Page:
Apple’s iPad has had the tablet market to itself for eight months now, but that’s about to change. Leading the charge on the electronic slate’s logy perch is the Samsung Galaxy Tab, a seven-inch tablet running Google’s Android operating system.
Rather than take on the iPad head-to-head, Samsung decided to set its tablet apart from Apple’s by making it smaller.
There are some advantages to that. The slate is more comfortable to hold in one hand, for instance. It also makes it easier to scale up applications for the display. Since the Tab’s screen isn’t much larger than a smartphone’s, apps don’t lose their resolution on the bigger canvas as some iPhone apps do on the iPad.
Moreover, since Google hasn’t provided much in the way of guidance for using Android on a tablet, the operating system isn’t optimized yet for handling bigger screens. Keeping the display small can help fudge that deficiency.
The Tab’s smaller size is also better suited for using the unit’s dual cameras. Unlike the iPad, which has no cameras, the Samsung slate has a 3.2 megapixel camera at the rear of the unit for taking stills and video and a 1.5 MP snapper on the front for video chats.
In still mode, the camera has some nice features. For instance, it has five shooting modes — single shot, continuous, panorama, smile recognition and self-portrait. It also has scene modes–portrait, landscape, night and sports. There’s even a control for increasing or decreasing the exposure in a shot. The built-in flash can be turned on or off, as well as on full auto. Red-eye correction is missing, though, and is sorely needed for indoor snaps of people.
More customization features can be accessed through the set up menu. Six resolution options are offered — from 2,048 x 1,530 to 800 x 600 pixels. White Balance can be adjusted for a variety of lighting conditions — daylight, cloudy and artificial lighting.
Three ISO settings are available — 100, 200 and 400. You can also automatically geotag photos. And effects like negative, sepia and black and white can be applied to images.
In video mode, the camera shoots 720 x 480 video.
Both stills and video can be shared from the Gallery. Videos can be posted directly to YouTube, aired via Bluetooth, emailed or conveyed via instant messaging. Stills can be sent directly to Facebook, Picasa and Twitter.
Bright, Responsive Display
Viewing photos and video, as well as anything else on the Tab, is a pleasure. Its 1,024 x 600 pixel display is bright, sharp and its colors are vibrant. In auto mode, the screen’s brightness is automatically adjusted to accommodate surrounding light. However, brightness can be adjusted manually, too.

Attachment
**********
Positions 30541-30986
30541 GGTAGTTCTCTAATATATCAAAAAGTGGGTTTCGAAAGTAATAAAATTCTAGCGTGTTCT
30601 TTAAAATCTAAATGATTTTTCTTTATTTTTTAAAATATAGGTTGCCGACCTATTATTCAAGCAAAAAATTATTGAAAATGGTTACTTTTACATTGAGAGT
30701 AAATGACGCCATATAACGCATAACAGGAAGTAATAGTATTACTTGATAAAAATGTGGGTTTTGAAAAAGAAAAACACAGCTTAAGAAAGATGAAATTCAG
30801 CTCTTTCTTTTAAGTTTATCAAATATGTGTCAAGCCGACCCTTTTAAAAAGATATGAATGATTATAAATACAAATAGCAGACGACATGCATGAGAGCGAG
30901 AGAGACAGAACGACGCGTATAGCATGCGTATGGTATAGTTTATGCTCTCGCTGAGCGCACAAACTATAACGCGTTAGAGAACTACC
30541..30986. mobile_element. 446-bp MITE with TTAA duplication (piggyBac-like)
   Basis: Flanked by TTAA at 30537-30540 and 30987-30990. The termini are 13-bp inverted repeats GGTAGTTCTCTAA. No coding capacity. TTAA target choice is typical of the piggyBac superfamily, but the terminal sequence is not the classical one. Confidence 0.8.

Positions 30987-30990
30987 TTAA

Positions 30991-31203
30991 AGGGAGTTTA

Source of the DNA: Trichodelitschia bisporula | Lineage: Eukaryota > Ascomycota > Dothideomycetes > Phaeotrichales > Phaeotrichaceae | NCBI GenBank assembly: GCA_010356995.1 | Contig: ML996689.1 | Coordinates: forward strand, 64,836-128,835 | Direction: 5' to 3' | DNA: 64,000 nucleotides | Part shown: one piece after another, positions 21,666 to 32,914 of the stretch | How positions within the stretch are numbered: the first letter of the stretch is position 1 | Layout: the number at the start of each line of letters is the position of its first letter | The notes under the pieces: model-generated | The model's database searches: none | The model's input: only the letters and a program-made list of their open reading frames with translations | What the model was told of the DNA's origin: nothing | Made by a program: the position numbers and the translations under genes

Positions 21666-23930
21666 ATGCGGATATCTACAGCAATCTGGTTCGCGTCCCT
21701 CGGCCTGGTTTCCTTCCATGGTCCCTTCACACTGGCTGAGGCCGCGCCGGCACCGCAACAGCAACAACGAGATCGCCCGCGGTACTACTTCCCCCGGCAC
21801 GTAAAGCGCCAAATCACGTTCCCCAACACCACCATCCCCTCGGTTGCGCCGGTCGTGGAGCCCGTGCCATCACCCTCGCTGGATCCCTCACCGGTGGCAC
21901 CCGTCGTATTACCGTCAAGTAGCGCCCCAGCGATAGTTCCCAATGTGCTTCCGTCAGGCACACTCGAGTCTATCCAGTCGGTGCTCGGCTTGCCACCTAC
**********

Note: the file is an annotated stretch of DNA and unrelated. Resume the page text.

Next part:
The Corning Gorilla Glass display responds promptly when poked for action or when information needs to be dragged around it. Moving back and forth from portrait to landscape orientation isn’t as smooth as the iPad, but the latency isn’t too bothersome.
Key settings can be quickly accessed by touching and holding a bar at the top of the display and pulling it down like a curtain. From there, brightness can be adjusted, WiFi toggled on and off, Bluetooth activated, GPS enabled, silent mode entered and the display’s orientation locked.
Although the Tab has more controls than the iPad, it’s still very simple to operate. In portrait mode, there are four touch controls on the frame at the bottom of the screen — menu, home, back and search. The menu control is app sensitive so the contents of the menus that it displays depends what’s running when it’s poked.
Below those controls on the bottom of the unit is the charger-accessory port and speakers. The Tab is charged through the port using a cable included with the unit and an adapter that plugs into an electrical outlet. Although the cable has a USB plug at one of its ends, the Tab can’t be charged through a computer.
Worthy Alternative to iPad
On the left side of the unit is a microphone. On the right, is a slot for a microSD card, volume control rocker and power switch. A headphone jack is located on top of the unit. As mentioned before, there’s also a camera on the front and one, along with a flash, on the back.
When you turn on the Tab, you need to slide a virtual tab on the screen to access the home screen. A bar at the top of the screen, lets you call up menus for customizing the home screen and the device’s options, as well as information about your connections — WiFi and 3G — and battery level. Battery life is very good. The Tab is rated at six hours, and I found it did that and more.
A nice feature of the unit is that you can use it as a 3G hotspot for other devices that use WiFi.
You can move through screens of apps by swiping the display. However, a floating bar giving you quick access to all apps on the unit, email and a browser remains on the screen at all times.
My review unit from Verizon came loaded with apps, not only programs from the Android marketplace, but special apps from the Verizon store, as well as access to V Cast Music with Rhapsody, V Cast Video on Demand and VZ Navigator.
Verizon is selling the Tab for US$599.99, with 2 GB of internal memory and a 16 GB microSD card. That compares favorably with a 16 GB 3G iPad, which sells for $629. A no-contract 1 GB data plan from Verizon costs $20 a month.
Feature for feature, Samsung’s Galaxy Tab beats the iPad hands down, but a tablet is more than a collection of features. Although the Tab’s interface is easy to use, it isn’t as intuitive nor as smoothly integrated as the iPad’s. What’s more, its size makes it feel like an oversized smartphone. Nevertheless, the unit is a worthy alternative to the iPad, especially for folks more interested in consuming media than creating it.
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